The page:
Latest News

Summer health myths

Remember that annoying long list of things you were told as a kid to do and not do when you were supposed to be out having summertime fun? Well, it's time to separate the facts from fiction so your kids can enjoy themselves while you are not needlessly worrying. A few myth busters, from Woman's Day magazine:

Myth: Always wait an hour after eating to go swimming.

Truth: If your child's just going in the pool to play, then he doesn't have to wait it out. There's no evidence that eating right before getting in the water increases the risk of stomach cramps or drowning. That said, strenuous swimming (like laps) soon after eating could interfere with digestion and lead to stomachache.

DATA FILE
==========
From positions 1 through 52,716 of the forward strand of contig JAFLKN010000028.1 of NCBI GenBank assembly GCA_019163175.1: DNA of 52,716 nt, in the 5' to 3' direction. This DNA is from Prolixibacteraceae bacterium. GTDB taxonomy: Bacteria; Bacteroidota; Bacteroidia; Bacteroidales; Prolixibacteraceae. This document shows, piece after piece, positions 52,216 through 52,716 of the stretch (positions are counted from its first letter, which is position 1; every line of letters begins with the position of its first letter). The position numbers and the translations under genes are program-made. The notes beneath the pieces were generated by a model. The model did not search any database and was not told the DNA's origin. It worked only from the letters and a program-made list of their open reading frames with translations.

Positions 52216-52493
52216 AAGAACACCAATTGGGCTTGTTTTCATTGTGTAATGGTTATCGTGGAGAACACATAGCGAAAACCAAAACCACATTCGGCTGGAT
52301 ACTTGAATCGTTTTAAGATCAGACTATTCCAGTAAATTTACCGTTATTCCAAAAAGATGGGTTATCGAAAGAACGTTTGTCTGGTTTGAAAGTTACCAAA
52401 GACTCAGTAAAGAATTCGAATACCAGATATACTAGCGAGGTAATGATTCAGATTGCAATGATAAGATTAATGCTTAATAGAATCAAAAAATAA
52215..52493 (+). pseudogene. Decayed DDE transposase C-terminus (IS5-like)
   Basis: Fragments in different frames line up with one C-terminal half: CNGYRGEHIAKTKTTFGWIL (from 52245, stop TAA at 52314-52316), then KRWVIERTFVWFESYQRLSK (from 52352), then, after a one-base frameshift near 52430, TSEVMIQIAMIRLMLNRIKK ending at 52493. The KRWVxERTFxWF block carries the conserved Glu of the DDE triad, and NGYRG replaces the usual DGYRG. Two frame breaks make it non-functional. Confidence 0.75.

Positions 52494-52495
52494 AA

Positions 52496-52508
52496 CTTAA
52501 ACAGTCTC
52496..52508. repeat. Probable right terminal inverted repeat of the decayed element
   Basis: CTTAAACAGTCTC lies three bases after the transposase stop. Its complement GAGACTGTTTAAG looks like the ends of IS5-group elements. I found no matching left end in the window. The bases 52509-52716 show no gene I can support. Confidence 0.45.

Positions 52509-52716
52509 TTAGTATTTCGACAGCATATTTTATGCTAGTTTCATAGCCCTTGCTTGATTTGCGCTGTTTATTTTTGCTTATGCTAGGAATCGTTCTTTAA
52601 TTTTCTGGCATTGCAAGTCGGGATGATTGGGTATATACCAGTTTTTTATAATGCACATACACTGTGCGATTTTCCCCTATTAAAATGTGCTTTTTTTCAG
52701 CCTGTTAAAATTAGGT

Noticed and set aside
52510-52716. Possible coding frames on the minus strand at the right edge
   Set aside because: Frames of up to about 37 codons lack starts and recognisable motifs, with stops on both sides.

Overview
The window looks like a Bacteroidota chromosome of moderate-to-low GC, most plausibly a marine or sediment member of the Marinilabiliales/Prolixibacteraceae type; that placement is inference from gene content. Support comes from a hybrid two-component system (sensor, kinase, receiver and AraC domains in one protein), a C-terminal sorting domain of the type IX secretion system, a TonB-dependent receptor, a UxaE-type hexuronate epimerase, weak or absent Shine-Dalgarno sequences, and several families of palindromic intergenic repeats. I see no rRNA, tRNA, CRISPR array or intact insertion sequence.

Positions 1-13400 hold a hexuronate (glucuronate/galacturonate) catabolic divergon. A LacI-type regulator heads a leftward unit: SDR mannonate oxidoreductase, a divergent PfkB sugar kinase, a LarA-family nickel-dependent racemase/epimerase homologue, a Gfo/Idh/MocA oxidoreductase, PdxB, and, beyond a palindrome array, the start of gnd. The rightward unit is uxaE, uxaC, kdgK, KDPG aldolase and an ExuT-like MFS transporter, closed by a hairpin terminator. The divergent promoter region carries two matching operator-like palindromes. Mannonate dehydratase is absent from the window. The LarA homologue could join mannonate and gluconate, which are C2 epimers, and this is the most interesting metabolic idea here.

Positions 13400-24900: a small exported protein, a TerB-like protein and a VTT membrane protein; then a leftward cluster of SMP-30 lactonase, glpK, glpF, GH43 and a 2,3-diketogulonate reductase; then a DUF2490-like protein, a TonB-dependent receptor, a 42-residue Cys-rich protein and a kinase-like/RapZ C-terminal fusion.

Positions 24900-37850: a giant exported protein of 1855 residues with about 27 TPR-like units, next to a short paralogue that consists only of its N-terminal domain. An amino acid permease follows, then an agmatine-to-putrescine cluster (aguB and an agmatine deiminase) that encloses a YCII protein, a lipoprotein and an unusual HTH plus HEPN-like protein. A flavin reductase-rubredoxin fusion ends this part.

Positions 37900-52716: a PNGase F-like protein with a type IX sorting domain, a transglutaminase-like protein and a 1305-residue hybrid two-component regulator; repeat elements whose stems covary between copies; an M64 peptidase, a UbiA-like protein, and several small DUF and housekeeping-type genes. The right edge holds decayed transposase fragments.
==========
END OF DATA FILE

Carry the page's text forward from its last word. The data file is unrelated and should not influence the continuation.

Myth: A T-shirt over a bathing suit blocks out the sun.

Truth: A white T-shirt has an SPF of about 3. So bring on the waterproof sunscreen with an SPF of at least 15, and reapply after swimming. Also, use shirts with SPF built in for cover-ups, or try washing clothes with an additive that gives them an SPF of 30.

Myth: Poison ivy rashes are contagious.

Truth: It's the oil from the plant that causes the red, itchy rash; once you've washed if off, you're not contagious. So always have kids wash arms, legs and feet with soap and water after they play in the woods or bushes.

Myth: Sparklers are a safe alternative to fireworks.

Truth: They're not. More than a quarter of all fireworks-related injuries treated in U.S. emergency rooms in 2006 involved sparklers and other "novelty'' fireworks, according to a study by researchers at Nationwide Children's Hospital in Columbus, Ohio. Two-thirds of sparkler-related injuries were in children 5 and younger.